RSA says risk strategy didn't stop hackers

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RSA says risk strategy didn't stop hackers

RSA's security architect has offered a candid account of the SecurID breach.

RSA had implemented a risk mitigation strategy against advanced persistent threats that failed to prevent the major compromise of its SecurID token product.

But the company's chief security architect Robert Griffin said the process of dynamics, adaption, analytics and assessment prevented further damage from being done.

He told the SC Congress Canada conference this week that the strategy traced the tracks of the attackers who gained their initial foothold when an employee clicked on a malicious attachment contained in a socially engineered email.

“Within six to eight hours, we could [identify] anomalous behaviour of the core systems at RSA,” Griffin said.

Griffin acknowledged the slickness of the adversaries, who used a zero-day vulnerability to introduce a variant of the polymorphic malware dubbed Poison Ivy.

He described the attack as “commercial cybercrime”and said the hackers temporarily distracted RSA's security team by causing a "noisy” attack on the company's personnel systems while they siphoned out the crown jewels related to RSA's SecurID tokens.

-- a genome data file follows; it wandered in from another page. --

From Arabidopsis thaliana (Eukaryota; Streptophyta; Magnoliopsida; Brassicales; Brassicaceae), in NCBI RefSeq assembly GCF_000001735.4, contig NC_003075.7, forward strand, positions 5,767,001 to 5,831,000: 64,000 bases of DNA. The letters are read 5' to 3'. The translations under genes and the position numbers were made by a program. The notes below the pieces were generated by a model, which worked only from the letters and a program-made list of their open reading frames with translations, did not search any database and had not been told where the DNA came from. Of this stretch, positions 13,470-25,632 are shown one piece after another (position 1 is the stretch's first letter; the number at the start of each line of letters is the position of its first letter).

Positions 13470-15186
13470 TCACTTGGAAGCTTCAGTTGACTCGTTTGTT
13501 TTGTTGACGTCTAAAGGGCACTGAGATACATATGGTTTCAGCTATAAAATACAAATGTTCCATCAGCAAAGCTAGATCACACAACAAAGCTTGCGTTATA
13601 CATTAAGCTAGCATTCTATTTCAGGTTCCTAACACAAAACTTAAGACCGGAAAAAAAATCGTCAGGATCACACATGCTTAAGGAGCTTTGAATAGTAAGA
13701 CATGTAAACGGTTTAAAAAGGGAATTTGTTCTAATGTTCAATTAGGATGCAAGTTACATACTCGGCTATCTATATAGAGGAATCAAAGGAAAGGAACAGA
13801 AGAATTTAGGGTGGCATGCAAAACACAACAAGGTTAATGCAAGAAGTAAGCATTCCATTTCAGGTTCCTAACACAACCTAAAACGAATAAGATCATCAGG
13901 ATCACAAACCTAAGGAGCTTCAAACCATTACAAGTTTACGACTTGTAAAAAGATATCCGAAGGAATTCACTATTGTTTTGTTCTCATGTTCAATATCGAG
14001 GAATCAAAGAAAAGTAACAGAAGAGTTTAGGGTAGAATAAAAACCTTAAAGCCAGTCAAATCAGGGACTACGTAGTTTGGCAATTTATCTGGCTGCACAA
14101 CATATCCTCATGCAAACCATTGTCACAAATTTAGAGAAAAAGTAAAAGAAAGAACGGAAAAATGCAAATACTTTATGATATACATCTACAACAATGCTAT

“They were after ways to compromise credentials, from the ground up, of our customers,” Griffin said.

RSA failed to adequately lock down its access controls, a blunder that allowed infiltrators to gain unauthorised privileges, he said.

Defence contractors Lockheed Martin and L-3 were subsequently penetrated using authentication information obtained in the RSA heist.

RSA has since pledged to replace tokens for some customers.

Griffin said the lesson from the SecurID breach is the need to apply visibility to an organisation's risk posture.

A former director of risk and compliance at the Canadian Imperial Bank of Commerce, Jason Hall, said complexity was the biggest challenge he faced when introducing a governance, risk and compliance program at the financial institution.

Hall said he had to wade through scores of dashboards, stakeholders, data sources, frameworks and assessments, and recommended that security professionals define the process before they begin similar projects.

This article originally appeared at

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